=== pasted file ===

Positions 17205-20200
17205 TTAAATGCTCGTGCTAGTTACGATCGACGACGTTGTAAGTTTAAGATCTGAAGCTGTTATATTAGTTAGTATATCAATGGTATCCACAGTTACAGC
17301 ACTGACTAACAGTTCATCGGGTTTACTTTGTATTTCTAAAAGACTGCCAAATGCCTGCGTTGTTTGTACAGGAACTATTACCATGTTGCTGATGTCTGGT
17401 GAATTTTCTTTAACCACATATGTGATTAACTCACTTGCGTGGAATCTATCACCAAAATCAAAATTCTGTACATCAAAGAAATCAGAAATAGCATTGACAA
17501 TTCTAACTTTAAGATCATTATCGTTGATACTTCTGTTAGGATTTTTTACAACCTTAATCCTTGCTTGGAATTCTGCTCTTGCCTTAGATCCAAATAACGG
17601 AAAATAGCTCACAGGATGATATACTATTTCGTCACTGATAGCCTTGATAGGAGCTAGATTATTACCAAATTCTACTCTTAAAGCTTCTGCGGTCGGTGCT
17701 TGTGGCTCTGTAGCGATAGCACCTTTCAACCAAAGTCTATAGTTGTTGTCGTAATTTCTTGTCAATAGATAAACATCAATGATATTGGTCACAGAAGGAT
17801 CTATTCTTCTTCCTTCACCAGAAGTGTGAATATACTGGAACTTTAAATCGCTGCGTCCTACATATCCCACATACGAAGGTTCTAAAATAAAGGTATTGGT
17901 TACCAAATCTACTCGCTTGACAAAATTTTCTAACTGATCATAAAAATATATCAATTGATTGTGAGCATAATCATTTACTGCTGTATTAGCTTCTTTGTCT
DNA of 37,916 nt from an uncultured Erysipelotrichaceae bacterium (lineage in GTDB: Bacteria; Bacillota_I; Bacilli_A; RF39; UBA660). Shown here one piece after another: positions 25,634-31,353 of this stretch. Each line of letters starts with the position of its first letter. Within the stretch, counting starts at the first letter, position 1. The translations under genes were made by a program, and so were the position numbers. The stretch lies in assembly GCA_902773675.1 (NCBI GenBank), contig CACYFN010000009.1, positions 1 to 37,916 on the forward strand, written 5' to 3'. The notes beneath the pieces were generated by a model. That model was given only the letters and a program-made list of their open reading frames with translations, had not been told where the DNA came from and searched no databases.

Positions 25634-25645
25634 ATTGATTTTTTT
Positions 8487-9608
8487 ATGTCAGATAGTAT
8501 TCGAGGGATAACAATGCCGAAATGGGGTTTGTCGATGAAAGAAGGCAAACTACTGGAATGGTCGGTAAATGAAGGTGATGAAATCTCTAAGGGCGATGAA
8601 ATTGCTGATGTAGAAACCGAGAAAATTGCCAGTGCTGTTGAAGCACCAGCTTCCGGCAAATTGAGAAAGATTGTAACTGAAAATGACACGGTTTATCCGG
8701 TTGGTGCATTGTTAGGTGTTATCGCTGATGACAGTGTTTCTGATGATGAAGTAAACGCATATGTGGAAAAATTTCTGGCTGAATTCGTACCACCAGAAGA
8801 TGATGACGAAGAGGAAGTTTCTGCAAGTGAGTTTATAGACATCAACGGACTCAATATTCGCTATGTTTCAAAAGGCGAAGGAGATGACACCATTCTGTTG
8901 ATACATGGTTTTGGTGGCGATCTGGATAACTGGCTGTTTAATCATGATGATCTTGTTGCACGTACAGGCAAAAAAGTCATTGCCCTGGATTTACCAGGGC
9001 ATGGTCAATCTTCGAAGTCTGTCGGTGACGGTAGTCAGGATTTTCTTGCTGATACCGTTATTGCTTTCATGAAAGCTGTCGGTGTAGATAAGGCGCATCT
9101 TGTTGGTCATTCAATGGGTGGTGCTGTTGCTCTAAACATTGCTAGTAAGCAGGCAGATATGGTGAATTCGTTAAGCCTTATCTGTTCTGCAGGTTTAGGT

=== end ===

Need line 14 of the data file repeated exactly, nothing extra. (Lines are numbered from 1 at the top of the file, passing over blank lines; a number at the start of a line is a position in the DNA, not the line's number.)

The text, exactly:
8487 ATGTCAGATAGTAT